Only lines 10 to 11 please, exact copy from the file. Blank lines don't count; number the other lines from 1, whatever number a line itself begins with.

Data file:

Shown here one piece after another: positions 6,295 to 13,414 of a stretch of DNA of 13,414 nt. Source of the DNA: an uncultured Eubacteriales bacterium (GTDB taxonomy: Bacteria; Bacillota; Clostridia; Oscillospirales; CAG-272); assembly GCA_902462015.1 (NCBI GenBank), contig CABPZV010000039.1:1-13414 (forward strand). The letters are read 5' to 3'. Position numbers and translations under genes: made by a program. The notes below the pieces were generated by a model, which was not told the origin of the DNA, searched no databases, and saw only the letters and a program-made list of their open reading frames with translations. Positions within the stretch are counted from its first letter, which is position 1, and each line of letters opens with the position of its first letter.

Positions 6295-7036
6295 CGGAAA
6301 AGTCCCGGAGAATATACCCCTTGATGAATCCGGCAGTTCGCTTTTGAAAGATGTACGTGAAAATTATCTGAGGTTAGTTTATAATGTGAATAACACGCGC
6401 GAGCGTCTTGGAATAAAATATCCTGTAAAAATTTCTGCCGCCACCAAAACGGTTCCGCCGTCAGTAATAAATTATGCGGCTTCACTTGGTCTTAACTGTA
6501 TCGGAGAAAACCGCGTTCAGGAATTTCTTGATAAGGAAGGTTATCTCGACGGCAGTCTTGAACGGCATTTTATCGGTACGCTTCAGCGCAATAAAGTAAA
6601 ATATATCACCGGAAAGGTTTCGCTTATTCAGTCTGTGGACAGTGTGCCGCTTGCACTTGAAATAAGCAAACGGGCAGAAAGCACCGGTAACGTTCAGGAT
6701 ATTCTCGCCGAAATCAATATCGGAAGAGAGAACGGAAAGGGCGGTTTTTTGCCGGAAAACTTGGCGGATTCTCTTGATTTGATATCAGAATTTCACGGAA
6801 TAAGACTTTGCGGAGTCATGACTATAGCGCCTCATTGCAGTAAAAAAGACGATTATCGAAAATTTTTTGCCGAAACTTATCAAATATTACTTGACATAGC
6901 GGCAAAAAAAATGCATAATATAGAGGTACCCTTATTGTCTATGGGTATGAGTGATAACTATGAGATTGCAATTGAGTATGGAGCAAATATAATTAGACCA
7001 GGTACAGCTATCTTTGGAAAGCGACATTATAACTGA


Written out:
6901 GGCAAAAAAAATGCATAATATAGAGGTACCCTTATTGTCTATGGGTATGAGTGATAACTATGAGATTGCAATTGAGTATGGAGCAAATATAATTAGACCA
7001 GGTACAGCTATCTTTGGAAAGCGACATTATAACTGA